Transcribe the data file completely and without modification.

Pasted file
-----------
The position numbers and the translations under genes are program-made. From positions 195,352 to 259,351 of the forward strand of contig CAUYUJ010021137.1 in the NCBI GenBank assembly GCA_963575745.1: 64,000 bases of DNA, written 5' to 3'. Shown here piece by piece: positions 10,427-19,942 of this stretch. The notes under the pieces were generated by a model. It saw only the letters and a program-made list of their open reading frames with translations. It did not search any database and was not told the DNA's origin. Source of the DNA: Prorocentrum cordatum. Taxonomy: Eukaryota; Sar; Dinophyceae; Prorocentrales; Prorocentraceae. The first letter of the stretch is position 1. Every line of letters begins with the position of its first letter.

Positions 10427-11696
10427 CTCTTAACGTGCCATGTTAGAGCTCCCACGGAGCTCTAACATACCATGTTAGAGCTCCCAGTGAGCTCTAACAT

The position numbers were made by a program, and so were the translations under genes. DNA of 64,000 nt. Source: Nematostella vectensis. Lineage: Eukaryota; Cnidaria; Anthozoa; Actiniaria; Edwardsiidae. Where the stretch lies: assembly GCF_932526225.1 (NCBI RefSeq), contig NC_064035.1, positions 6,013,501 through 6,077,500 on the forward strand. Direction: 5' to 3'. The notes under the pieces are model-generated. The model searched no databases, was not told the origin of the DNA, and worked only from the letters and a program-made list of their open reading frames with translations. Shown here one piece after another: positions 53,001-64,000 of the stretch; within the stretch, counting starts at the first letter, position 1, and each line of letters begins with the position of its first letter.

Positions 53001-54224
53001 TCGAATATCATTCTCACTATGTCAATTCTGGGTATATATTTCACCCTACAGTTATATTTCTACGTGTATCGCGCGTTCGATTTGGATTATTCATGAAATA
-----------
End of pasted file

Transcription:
The position numbers and the translations under genes are program-made. From positions 195,352 to 259,351 of the forward strand of contig CAUYUJ010021137.1 in the NCBI GenBank assembly GCA_963575745.1: 64,000 bases of DNA, written 5' to 3'. Shown here piece by piece: positions 10,427-19,942 of this stretch. The notes under the pieces were generated by a model. It saw only the letters and a program-made list of their open reading frames with translations. It did not search any database and was not told the DNA's origin. Source of the DNA: Prorocentrum cordatum. Taxonomy: Eukaryota; Sar; Dinophyceae; Prorocentrales; Prorocentraceae. The first letter of the stretch is position 1. Every line of letters begins with the position of its first letter.

Positions 10427-11696
10427 CTCTTAACGTGCCATGTTAGAGCTCCCACGGAGCTCTAACATACCATGTTAGAGCTCCCAGTGAGCTCTAACAT

The position numbers were made by a program, and so were the translations under genes. DNA of 64,000 nt. Source: Nematostella vectensis. Lineage: Eukaryota; Cnidaria; Anthozoa; Actiniaria; Edwardsiidae. Where the stretch lies: assembly GCF_932526225.1 (NCBI RefSeq), contig NC_064035.1, positions 6,013,501 through 6,077,500 on the forward strand. Direction: 5' to 3'. The notes under the pieces are model-generated. The model searched no databases, was not told the origin of the DNA, and worked only from the letters and a program-made list of their open reading frames with translations. Shown here one piece after another: positions 53,001-64,000 of the stretch; within the stretch, counting starts at the first letter, position 1, and each line of letters begins with the position of its first letter.

Positions 53001-54224
53001 TCGAATATCATTCTCACTATGTCAATTCTGGGTATATATTTCACCCTACAGTTATATTTCTACGTGTATCGCGCGTTCGATTTGGATTATTCATGAAATA